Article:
Originally part of “The Plantation of Groton”, Shirley was settled in 1720 and incorporated in 1753 and was named after William Shirley, then governor of Massachusetts. Shirley’s well-preserved town center is surrounded by gracious historic homes, and is the site of the First Parish Meeting House, erected in 1773. A center for cultural and community events, the Meeting House is now lovingly preserved by a private non-profit group.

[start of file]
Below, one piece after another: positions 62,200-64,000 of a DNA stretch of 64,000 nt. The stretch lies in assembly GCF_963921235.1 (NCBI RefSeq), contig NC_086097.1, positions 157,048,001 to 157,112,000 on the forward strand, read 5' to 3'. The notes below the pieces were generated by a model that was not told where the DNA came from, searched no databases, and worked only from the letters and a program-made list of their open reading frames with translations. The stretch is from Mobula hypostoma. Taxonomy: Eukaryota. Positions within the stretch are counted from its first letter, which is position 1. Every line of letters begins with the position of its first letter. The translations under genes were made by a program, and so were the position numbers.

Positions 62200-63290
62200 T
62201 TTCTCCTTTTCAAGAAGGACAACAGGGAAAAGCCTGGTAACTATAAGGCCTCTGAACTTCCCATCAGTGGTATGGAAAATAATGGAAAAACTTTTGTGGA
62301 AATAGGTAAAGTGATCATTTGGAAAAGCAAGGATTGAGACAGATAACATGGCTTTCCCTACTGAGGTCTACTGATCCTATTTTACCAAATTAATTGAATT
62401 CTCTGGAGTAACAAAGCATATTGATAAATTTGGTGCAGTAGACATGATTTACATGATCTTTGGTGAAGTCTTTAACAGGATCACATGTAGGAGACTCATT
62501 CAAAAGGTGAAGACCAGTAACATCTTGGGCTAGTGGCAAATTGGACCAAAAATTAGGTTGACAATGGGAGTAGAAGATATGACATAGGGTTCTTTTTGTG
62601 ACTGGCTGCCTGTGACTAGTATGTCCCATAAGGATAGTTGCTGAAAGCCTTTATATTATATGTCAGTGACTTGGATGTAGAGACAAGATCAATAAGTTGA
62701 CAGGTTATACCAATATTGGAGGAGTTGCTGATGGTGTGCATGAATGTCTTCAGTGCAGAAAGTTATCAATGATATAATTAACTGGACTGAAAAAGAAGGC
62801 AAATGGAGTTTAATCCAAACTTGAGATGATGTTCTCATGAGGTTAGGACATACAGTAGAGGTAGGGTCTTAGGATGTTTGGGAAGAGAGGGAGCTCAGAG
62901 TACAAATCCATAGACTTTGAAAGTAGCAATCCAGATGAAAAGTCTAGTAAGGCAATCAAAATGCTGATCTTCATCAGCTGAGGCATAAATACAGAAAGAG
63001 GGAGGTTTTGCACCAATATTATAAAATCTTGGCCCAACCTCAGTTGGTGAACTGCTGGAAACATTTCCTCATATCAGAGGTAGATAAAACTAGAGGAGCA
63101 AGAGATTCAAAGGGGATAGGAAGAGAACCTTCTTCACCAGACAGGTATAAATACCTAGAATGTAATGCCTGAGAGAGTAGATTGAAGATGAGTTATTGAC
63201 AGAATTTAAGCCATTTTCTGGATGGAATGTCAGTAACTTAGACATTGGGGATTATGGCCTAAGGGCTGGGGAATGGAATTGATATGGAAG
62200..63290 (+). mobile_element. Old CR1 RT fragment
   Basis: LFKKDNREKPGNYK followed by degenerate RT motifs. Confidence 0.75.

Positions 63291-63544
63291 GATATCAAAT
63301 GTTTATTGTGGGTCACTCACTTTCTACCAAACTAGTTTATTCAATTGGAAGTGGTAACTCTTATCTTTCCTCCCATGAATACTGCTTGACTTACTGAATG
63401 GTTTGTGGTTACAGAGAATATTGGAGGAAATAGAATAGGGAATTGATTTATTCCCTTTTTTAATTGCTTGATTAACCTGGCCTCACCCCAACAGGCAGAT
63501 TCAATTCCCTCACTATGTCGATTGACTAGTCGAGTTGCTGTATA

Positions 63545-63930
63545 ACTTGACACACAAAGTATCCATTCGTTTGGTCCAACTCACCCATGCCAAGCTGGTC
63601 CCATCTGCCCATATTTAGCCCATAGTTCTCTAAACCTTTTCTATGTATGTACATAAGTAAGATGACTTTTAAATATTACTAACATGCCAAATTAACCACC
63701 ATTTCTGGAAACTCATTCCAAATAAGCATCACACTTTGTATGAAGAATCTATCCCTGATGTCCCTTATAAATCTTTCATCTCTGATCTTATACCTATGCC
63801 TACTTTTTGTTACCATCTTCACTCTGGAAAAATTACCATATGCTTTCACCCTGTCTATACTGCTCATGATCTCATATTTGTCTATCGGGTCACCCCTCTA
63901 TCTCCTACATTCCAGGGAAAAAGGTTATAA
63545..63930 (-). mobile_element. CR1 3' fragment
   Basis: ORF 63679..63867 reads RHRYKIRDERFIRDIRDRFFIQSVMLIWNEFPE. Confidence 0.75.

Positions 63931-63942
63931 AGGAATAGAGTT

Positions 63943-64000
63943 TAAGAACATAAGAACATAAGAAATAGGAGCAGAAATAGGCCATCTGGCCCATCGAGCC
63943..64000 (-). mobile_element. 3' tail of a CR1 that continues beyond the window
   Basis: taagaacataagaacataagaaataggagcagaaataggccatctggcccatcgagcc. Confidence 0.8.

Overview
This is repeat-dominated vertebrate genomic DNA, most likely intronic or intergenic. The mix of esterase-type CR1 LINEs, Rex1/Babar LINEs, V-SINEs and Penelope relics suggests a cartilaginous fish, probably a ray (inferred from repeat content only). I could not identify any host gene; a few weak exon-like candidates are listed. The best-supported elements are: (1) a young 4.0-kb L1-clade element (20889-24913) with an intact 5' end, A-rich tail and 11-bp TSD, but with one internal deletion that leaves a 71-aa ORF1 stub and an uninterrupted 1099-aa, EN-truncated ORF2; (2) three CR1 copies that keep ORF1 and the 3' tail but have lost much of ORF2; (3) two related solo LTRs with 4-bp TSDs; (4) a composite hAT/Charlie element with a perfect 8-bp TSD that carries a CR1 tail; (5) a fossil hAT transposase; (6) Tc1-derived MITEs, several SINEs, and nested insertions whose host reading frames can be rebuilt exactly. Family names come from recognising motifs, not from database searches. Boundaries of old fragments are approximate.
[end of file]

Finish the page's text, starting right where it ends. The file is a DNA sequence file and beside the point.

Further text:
In 1793, a utopian religious community, the Shirley Shaker Village was established in the town. Although its population had dwindled to just 15 people by the 1880’s it remained open until 1908. While its spiritual name was “Pleasant Garden,” it is now absorbed by the MCI Shirley and Sousa-Baranowski correctional institution.
Shirley is served by the commuter rail, with service to Boston’s North Station making it a convenient location for residential development.